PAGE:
Munger for NC Governor--2008!!

Recording the campaign activities, events, and happenings of the Munger for Governor campaign.

Saturday, December 30, 2006

Gary Robertson

Gary Robertson, a reporter for AP here in NC, did an article that was picked up by Myrtle Beach Online.

I reproduce it, in case it goes down in MB:

Posted on Sat, Dec. 30, 2006

Minimum wage increase, income tax reduction lead N.C.'s new year laws

Associated Press

RALEIGH, N.C. - The new year will arrive with new rules for lobbyists, recreational fishermen and cable television system operators, as well as a little something extra in the paychecks of North Carolinians on both ends of the tax bracket.

On the same day an estimated 139,000 workers earning minimum wage will see their hourly pay rise to $6.15 per hour, individuals and small business owners with six-digit incomes will see the state's highest tax bracket fall from 8.25 percent to 8 percent. Both changes are among the more than 30 state laws taking effect Jan. 1.

"I think we need to help everybody who needs help," said Rep. Alma Adams, D-Guilford, the minimum wage bill's chief sponsor, who also voted for a state budget bill that contained the income tax reduction. "As we look at the poorest people in our state, we have just not paid attention to them ... it just appears that they're always left out."

Adams and others worked for nearly a decade to raise North Carolina's minimum wage, which had been at the federal level of $5.15 since 1997.

The increase finally cleared the Legislature last summer as Gov. Mike Easley added his support and proponents overcame the complaints of small business officials who argued the rise will lead to shorter hours or layoffs for workers.

The new Democratic-led Congress could seek to raise the federal minimum wage when lawmakers reconvene in January, and North Carolina workers would receive whichever rate is higher.

The reduction of the highest individual tax bracket applies to income earned starting Jan. 1. The new rate applies to individual fliers making more than $120,000 and married couples filing jointly who make more than $200,000.

The lower rate is the first step in a planned two-year phase-out of the state's highest tax bracket, which was created in 2001 to help narrow a budget shortfall. The tax will drop back to the original 7.75 percent on Jan. 1, 2008, although lawmakers have twice previously extended the deadline.

Also Monday, sport anglers 16 and older will need a fishing license before dropping a line into coastal waters. Previously, only freshwater anglers and commercial fishermen needed permits. The new law also removes a longtime license exemption for freshwater fishermen using natural bait in their home county.

Anglers will be able to obtain licenses Monday at hundreds of sporting goods, bait shops and other locations, online at or by phone, where N.C. Wildlife Resources Commission representatives in Raleigh will be working on the holiday.

"We're making every effort to make it as convenient as possible," said Lisa Hocutt, the commission's customer service manager.

The driver's license renewal period will be extended from five years to eight years for motorists between 18 and 53. Young drivers' licenses will expire on their 21st birthday, while older drivers will have to renew every five years.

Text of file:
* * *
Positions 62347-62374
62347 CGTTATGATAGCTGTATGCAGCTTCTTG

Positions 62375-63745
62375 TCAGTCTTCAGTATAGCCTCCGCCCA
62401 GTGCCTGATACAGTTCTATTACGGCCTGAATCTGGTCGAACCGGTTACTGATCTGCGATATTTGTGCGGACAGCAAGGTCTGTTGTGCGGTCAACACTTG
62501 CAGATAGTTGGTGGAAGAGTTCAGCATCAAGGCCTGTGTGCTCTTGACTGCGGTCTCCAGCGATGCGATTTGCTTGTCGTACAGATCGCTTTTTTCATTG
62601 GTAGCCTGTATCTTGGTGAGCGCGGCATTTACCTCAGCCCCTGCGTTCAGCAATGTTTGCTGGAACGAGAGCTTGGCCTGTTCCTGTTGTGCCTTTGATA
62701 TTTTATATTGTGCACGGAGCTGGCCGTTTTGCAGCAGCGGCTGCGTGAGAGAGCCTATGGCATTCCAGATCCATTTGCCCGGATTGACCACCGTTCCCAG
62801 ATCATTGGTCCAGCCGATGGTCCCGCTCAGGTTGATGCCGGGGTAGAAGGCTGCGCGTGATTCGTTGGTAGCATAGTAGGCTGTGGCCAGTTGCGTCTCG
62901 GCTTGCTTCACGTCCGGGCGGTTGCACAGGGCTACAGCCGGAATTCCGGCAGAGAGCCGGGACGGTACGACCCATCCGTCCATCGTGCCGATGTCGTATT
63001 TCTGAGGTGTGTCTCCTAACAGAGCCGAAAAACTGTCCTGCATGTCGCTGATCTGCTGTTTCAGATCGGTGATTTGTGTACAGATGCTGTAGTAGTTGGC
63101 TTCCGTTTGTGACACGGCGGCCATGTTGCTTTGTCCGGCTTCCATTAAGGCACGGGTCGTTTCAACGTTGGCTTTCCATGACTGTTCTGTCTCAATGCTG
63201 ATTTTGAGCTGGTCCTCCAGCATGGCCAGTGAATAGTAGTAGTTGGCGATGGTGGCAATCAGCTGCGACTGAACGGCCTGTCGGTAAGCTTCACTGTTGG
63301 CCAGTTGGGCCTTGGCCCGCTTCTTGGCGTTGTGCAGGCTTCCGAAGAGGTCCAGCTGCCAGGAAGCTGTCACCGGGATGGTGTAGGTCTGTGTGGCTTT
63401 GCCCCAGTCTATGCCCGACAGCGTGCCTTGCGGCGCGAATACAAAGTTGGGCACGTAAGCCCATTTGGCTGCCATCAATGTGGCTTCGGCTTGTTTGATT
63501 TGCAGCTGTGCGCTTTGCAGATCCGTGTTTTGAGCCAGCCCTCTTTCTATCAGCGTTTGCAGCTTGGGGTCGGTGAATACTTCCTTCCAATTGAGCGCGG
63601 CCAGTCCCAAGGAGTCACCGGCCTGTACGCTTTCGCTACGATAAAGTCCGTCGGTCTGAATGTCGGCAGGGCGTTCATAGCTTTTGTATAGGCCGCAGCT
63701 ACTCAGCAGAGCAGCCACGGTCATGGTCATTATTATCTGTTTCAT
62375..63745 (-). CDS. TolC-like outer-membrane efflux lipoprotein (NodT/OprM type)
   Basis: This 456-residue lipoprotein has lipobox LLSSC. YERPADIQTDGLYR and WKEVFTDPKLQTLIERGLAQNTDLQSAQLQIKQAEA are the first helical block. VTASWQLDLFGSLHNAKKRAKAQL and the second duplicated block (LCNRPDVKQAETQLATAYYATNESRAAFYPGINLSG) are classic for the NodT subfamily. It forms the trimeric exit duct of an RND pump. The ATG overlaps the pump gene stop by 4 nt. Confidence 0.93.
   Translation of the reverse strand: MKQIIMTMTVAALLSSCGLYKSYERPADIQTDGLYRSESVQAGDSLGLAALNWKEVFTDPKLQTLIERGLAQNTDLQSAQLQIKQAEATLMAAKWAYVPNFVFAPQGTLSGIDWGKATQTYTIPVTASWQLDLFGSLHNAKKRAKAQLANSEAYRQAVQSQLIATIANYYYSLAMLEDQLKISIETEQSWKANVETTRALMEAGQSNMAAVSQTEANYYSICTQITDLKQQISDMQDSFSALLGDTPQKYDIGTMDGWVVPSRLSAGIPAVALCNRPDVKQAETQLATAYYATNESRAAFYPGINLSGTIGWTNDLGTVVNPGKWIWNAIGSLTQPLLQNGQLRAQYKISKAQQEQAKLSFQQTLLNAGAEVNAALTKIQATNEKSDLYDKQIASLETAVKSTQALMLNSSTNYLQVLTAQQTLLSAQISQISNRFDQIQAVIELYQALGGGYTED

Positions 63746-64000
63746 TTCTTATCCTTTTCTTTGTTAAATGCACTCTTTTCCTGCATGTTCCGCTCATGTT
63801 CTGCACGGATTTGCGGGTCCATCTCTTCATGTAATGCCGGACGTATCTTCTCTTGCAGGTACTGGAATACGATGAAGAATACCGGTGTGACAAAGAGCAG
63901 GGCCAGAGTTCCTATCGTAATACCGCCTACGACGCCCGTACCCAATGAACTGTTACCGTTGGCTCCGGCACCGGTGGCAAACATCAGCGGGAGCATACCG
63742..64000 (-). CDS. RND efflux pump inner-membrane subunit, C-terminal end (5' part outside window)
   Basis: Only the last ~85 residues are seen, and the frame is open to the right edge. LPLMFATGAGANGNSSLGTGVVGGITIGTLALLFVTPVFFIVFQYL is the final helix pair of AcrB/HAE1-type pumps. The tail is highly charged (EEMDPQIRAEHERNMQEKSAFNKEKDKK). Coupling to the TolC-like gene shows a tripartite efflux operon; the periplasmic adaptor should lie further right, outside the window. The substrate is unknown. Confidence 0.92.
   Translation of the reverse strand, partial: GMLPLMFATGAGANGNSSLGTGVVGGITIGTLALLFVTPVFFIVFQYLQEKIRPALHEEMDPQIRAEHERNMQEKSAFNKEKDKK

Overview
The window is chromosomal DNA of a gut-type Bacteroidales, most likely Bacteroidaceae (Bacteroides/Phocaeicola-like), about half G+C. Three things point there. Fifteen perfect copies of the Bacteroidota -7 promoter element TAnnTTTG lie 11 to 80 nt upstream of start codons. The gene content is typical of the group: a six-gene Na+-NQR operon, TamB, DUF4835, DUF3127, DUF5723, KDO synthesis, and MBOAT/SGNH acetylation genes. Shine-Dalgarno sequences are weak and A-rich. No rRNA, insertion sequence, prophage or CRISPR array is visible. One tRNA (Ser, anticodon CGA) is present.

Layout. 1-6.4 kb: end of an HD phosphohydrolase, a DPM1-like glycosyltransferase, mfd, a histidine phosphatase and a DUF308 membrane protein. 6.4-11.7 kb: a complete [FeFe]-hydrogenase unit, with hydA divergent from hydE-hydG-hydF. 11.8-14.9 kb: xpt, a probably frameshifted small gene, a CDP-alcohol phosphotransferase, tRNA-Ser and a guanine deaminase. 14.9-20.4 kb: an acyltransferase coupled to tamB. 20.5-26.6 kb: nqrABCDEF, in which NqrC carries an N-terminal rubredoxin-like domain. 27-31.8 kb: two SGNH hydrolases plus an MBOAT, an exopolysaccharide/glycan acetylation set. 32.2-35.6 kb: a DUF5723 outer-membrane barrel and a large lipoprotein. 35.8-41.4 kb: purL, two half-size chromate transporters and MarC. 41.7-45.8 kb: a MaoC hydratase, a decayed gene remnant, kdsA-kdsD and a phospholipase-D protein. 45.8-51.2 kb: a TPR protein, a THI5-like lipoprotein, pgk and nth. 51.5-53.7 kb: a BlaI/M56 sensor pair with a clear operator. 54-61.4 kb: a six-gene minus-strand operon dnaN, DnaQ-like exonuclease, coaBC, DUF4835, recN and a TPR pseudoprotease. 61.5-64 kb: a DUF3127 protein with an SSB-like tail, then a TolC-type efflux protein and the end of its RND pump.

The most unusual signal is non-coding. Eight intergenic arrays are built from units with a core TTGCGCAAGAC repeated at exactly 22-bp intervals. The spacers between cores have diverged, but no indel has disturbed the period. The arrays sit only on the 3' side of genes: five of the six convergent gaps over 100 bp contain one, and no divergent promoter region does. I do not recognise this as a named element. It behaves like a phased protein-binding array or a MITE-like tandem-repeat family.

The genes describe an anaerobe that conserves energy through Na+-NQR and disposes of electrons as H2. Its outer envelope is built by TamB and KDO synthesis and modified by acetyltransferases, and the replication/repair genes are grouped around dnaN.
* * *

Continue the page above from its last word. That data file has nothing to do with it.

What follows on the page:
Deregulation of the cable television industry in North Carolina begins Jan. 1, a move traditional phone companies say will make it easier for them to enter markets. Supporters of the change argue it will lead to increased competition and lower TV bills.

Franchise agreements between TV providers and local governments are being phased out. Companies seeking to start offering pay television service through cable, phone lines or broadband Internet will register with the Secretary of State's Office.

And while there are several exceptions, lobbyists will face new rules that will bar them from giving gifts or paying for private dinners with Senate and House members and executive branch leaders.

The change is part of the largest overhaul of the state ethics laws in more than 30 years, designed to reduce the impression that legislators and top agency leaders can be bought with fancy meals and other benefits paid for by corporations and other groups.

"Our hope is that it could change the culture somewhat, where the free-spending days without any accountability are over," said Bob Phillips, executive director of Common Cause North Carolina.

New election and campaign laws also will take effect Monday, including tighter controls on cash donations to candidates and a ban on contributions by check or money order with blank payee lines.

That issue gained notice when the State Board of Elections ordered House Speaker Jim Black and his campaign to forfeit $6,800 in donations received from optometrists for the 2002 election. Evidence indicated the donors left the payee lines blank and that other people filled them in later.

Another law provides a concession to Libertarians and other smaller political parties. A political party whose candidate receives 2 percent of the total vote in a gubernatorial or presidential race will be able to stay on the statewide ballot in the following election cycle. The threshold has been 10 percent.

The number of signatures required to initially get on the ballot - currently about 69,000 - remains among the toughest initial thresholds in the nation. But Mike Munger, a Libertarian candidate for governor in 2008, says the 2 percent retention requirement is doable.

"If we don't achieve this, it's hard to say we're a legitimate party anyway," said Munger, who is also a political science professor at Duke University.


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